See also: Starting Solids For Baby which includes ideas for first foods and latest government recommendations.
The recommended age for introducing other foods into a breastfed baby’s diet has varied over the centuries. In times gone by, babies have been given a wide range of supplements from as early as the first hours after birth!
In recent years, mothers have been urged to begin starting solids at four to six months. Reasons for doing so included increasing baby’s weight gains, making the baby sleep through the night and getting baby used to foods other than breastmilk.
While these reasons, and others, may have seemed reasonable at the time, the negative impact of exposing a baby’s immature digestive system to foreign foods was not always understood. Higher incidence of food-related allergies and obesity in our population may be attributed to inappropriate infant feeding.
The Australian Breastfeeding Association has, for many years, encouraged parents to delay introducing solids until around six months of age. Therefore, ABA welcomed the recent announcement that the new Australian Dietary Guidelines just released by The National Health and Medical Research Council (NHMRC) advises that babies should receive only breastmilk for the first six months.
These guidelines outline the latest scientific evidence and mirror what our association has been saying for years – that babies should be fed only breastmilk for the first six months. Even when solids are introduced gradually, breastfeeding should continue until one year and beyond – for as long as the baby and mother desire.
The NHMRC is setting a target of 50% of mothers ‘exclusively’ breastfeeding until six months. At the moment it is under 20%. (Exclusive breastfeeding means babies receive no other foods, juice, vitamins, infant formula or other milks.)
For most babies, there is no need to add to the breastmilk diet any earlier than six months. There are good reasons for not introducing your baby to other foods before she is about six months old. Breastfed babies often reject solids, apart from ‘tasting’ them, well beyond the first year. Babies will not benefit from the introduction of solids or other fluids until they are developmentally ready.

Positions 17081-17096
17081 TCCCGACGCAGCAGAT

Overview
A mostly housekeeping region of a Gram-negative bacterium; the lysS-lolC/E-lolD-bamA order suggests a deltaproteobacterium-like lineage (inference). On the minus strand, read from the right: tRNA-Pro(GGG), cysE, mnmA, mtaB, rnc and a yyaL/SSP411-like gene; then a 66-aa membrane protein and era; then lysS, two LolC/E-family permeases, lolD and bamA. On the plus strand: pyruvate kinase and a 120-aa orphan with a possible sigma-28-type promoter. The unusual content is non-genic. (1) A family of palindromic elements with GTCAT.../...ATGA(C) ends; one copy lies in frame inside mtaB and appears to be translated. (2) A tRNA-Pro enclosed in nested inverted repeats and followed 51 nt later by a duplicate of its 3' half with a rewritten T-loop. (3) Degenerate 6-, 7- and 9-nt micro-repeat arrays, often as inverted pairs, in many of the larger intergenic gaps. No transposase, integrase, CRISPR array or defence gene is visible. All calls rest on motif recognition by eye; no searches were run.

Many mothers find they come under great pressure from others to begin solids, often much earlier than recommended. It can be very difficult to deal with well-intended advice, especially if it comes from the baby’s grandmother or other mothers. The Australian Breastfeeding Association booklet, ‘Especially for Grandparents’, can be a useful resource at times like this.
Young babies have a natural tongue thrust reflex, which causes the tongue to push out a spoonful of food. By about six months, babies start to lose this tongue thrust reflex, making it easier for them to swallow food. Giving baby solids earlier than six months does not mean giving the baby a better start. A young baby’s digestive system can’t cope well with foreign fats and proteins that are found in other milks, eggs, meat, vegetables and cereals. A baby’s kidneys cannot easily process food containing too large an amount of salt. Babies who start solids later have less chance of being allergic or intolerant to foods as their systems are more developed and are ready to take the variety of food.
Young babies do not need the extra kilojoules which solid foods may give them. There does seem to be a connection between children who are overweight in infancy and those who later have problems with obesity. Breastfed babies are less likely to become overweight.
Will Starting Solids Help My Baby Sleep Through The Night?
A common reason for starting solids has been the belief that solids will help the baby sleep through the night. There has been research into this question, and it has been found that babies will not necessarily sleep any longer on solids than on an adequate feed of milk. Some babies need more regular night feeds than others. Some babies become miserable and less able to sleep when solids are introduced early.
How can parents recognise the right time to offer other foods to their breastfed baby?
At around six months, or possibly later, your baby will let you know when she is ready for extra foods. She may seem unsatisfied even after a few days of more frequent breastfeeds. She may try to grasp food from your plate (or somebody else’s), or show an interest in eating when you do. Keep in mind though, that babies of this age (and earlier) often try to grab everything, and put things in their mouths. If this is the only indicator, you may like to wait a little longer. Let your baby take time to learn new skills. Some babies obviously relish the opportunity to try new foods. Others are very fussy and indicate their disapproval at being given food that isn’t breastmilk. If your baby does not show interest in family foods, wait a week or two before offering them again. Some babies are seven or eight months old before they begin solid foods.
Starting solids – like learning to walk and talk – will happen when your baby is developmentally ready. Like these other exciting milestones there can be a lot of competition between family and friends to get there first! When it comes to eating other foods, being the first to start doesn’t make you a winner!
See also: Starting Solids For Baby which includes ideas for first foods and latest government recommendations, released 2013.